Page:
I like to think I have a wide taste in music, and can get something out of almost every genre and style. I do draw the line at ‘modern’ jazz, however. My view is – and I show my age by borrowing a phrase from the 1957 Wolfenden Report – that it should be permissible only between consenting adults, and very definitely in private. So, no Crime Fiction set around an alto sax player who plays thirty-five minute solos (sadly, he’s not fictional, but he is certainly committing a crime.)
I do love Operas, though – at least those written up to the death of Giacomo Antonio Domenico Michele Secondo Maria Puccini (who would be just as wonderful even if he didn’t have six christian names.) I would add the personal caveat that for me it is sometimes better heard than seen, as stage productions can sometimes demand too much suspension of disbelief. Our chosen book, then, is Spur Of The Moment by David Linzee, and it is set around the St Louis Opera company as they prepare a performance of Bizet’s wonderful, preposterous, exhilarating four-act classic, Carmen.
The central character in the book is Renata Radleigh, an English mezzo-soprano who is employed by the St Louis Opera to sing the relatively minor role of Mercédès. Her brother, fellow ex-pat David, is also employed by the SLO, but his task is to tout far and wide for commercial sponsorship.
When a key company patron Helen Stromberg-Brand is found brutally murdered, the police suspect David Radleigh and arrest him. His motive? It seems that Helen – nicknamed Sturm und Drang – and her husband were on the verge of cancelling a huge donation. Could they have argued? Did David lose his temper with the headstrong woman?
But there could be another motive. Helen Stromberg-Brand was a national celebrity, at least in the field of pharmaceutical research. She and her team were on the threshold of patenting a revolutionary drug to combat urinary tract infection in women. In partnership with the charismatic billionaire Keith Bryson – who has the casual dress sense, long hair and boyish charm of Richard Branson – Helen’s unit at the Adams University Medical Centre were about to find even greater fame and riches. Now she lies in the police mortuary, her head shattered by a heavy glass bowl.
Renata is not the world’s most loving sister, but she refuses to accept that David could have killed Sturm und Drang, if only because he is far too wet and wimpy for murder. Together with a former reporter, Peter Lombardo, she thinks the lady’s demise was less to do with the SLO, and more to do with the cut-throat world of drug patenting.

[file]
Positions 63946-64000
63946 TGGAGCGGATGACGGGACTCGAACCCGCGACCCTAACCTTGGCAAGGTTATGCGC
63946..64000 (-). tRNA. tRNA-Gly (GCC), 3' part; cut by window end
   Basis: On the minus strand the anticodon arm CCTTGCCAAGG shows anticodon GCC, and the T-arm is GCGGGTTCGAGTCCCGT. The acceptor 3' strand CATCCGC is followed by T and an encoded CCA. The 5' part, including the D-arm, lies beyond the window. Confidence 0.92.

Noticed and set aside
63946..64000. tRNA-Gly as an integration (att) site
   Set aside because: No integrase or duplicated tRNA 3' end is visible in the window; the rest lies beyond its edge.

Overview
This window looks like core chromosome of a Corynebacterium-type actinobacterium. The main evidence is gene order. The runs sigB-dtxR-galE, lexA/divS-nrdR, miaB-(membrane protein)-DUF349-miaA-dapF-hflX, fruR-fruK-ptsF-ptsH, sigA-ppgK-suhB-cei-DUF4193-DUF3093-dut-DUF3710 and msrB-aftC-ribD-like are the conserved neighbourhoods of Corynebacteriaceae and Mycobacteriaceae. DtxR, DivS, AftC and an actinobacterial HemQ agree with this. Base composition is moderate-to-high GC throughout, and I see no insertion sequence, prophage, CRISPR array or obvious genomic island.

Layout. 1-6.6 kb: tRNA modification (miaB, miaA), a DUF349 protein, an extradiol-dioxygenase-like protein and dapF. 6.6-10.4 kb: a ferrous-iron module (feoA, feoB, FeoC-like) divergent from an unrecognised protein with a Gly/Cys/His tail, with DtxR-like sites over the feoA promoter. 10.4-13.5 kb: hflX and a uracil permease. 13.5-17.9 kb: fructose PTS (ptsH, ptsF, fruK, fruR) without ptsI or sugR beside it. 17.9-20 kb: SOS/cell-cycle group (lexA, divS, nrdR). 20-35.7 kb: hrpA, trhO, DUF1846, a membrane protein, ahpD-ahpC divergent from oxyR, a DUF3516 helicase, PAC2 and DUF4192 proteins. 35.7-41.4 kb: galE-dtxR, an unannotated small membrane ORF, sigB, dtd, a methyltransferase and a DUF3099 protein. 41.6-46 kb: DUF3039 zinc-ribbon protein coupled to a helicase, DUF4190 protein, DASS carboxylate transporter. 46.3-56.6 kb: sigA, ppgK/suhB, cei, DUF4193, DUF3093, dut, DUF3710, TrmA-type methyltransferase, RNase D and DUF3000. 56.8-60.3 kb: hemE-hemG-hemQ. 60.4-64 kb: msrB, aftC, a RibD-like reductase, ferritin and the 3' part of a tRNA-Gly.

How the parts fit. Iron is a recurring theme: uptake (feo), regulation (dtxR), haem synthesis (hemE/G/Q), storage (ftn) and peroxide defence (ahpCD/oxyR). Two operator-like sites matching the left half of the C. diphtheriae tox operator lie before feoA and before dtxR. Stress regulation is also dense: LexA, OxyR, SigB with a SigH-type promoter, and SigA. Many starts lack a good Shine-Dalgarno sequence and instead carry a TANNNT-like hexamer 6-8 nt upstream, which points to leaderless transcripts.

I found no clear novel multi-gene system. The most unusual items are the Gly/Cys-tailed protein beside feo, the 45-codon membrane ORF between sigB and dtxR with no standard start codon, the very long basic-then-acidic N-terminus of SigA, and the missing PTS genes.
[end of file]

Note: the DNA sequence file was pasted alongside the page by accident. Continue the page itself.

David Linzee has himself been a ‘supernumary’ – basically the opera equivalent of a spear carrier – and he enjoys several digs at the way an opera company in a mid-sized city is run. I particularly enjoyed his jibes at the ubiquitous need for sponsorship. Linzee (right) explains that the SLO has to make sure that literally every brick in the building has corporate support. Thus we have the Peter J Calvocoressi Administration Building, the Charles Macnamara III Auditorium and – best of all – the Endeavour Rent-a-Car Endowed Artist. In this case it’s Amy Song, the woman playing Carmen.
By the time Renata and Peter think they have unraveled the mystery of who killed the formidable Mrs Stromberg-Brand, the unorthodox stage set of the Carmen production experiences a malfunction. A giant playing card land on the heroine’s head. An all-points-bulletin is issued for the only actress who can replace the stricken Ms Song – none other than our very own Renata Radleigh. Renata takes the stage in triumph, but before the distraught Don José can plunge his stage dagger into Carmen’s heart, a real killer pre-empts the drama at the bull-fighting arena.
If anything, the plot of Spur Of The Moment is even more unlikely than the full blooded passion and drama taking place on stage between the doomed gypsy girl and her battling lovers, but what the tabloid press might call THE SHENANIGANS IN SEVILLE make a wonderful backdrop for this beautifully written and sharply funny murder mystery. A tad cosy, perhaps? Maybe, but when something is as well written as this, you won’t hear me complaining. A final word, if I may. Try to get to a production of Bizet’s masterpiece as soon as you can. Why the hurry? Well, it stands to reason, surely? Not only was Bizet not Spanish, his opera may well come to be classified as ‘cultural appropriation’ as well as making harmful stereotypes of people from Seville, women who make cigars, gypsies, policemen and bullfighters. Don’t say you weren’t warned.
Spur Of The Moment is published by Coffeetown Press and is available here.
You can catch up with the previous parts of this series by clicking the links.